I’ve had it all ways. The first job I got after graduation was offered to me on the spot. They flew me 600 miles, picked me up at the airport, and drove me to the facility. I talked to my potential manager, had a future colleague take me out to lunch, was introduced to the appropriate VP, the company president, and was offered the position before 5 PM.
With subsequent jobs, it varied, a lot. The worst delay was at least 4 weeks, during which they re-ran the newspaper ad, twice (yes, in the olden days, companies would run newspaper ads to fill employment positions, as strange as that seems). Not only was this the longest delay between my initial interview and being called back, it also followed the longest stretch of unemployment (or, as I like to view it, self-employment) of my career. After 4 weeks, they called me back in, and in another two weeks, I was offered the job. Apparently, they couldn’t find anybody better (and, obviously, not for a lack of looking). I held that job for nearly 15 years, when I left it to work for the world leader in the industry.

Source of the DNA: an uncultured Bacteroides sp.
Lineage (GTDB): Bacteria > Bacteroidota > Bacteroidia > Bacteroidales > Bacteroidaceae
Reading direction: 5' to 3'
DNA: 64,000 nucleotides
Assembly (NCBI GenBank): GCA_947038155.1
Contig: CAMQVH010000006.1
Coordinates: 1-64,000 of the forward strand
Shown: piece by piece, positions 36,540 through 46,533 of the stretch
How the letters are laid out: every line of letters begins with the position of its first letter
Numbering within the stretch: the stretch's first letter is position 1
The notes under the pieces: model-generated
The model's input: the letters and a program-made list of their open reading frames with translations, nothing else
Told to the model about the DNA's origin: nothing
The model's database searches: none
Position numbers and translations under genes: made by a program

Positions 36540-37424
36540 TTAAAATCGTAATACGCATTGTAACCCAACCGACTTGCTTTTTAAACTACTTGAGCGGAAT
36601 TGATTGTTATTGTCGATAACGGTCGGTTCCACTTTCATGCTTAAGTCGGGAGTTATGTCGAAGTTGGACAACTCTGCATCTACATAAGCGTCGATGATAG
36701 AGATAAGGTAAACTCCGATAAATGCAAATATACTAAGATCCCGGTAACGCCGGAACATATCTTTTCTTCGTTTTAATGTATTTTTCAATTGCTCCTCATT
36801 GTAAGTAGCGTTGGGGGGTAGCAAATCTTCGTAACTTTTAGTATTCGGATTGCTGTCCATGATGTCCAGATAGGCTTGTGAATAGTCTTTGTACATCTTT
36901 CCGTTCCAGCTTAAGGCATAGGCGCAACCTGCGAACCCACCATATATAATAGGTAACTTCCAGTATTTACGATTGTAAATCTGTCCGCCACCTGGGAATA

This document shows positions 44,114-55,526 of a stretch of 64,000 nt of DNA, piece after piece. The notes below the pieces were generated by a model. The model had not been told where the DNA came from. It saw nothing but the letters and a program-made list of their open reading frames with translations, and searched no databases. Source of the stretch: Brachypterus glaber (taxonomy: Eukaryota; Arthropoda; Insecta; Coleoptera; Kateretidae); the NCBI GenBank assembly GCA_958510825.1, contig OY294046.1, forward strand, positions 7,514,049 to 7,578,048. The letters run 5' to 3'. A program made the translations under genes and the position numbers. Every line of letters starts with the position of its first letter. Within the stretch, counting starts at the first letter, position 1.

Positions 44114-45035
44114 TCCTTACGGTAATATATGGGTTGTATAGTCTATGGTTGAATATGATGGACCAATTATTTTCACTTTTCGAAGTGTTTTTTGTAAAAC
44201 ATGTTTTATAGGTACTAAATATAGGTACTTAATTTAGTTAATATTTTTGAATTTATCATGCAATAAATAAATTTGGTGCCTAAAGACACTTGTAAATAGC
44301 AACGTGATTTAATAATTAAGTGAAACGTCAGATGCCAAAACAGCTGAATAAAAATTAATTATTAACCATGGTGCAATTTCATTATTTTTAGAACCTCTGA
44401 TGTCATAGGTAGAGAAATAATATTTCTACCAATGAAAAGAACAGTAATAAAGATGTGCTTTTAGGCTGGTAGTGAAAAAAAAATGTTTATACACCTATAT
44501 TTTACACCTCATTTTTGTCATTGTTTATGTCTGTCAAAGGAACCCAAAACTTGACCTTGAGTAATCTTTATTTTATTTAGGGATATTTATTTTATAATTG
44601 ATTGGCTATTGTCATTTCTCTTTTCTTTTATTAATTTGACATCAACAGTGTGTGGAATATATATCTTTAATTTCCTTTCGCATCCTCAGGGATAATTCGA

My experience pales compared to my wife’s. She interviewed for her current job (her ‘perfect job’) over the 4th of July weekend. They told her “we have two other applicants we have to speak with” and she came home. It was after Thanksgiving before they called back and offered her the position. Yes, it was a very nice offer.
It just goes to show, though, you can’t ever tell. In general, however, IME if it is a small company, and they like the way you interviewed and think you will do the job they have, they will offer you the job on the spot. The bigger the organization, the more hoops they hiring manager has to go through to hire anyone, so it just takes longer.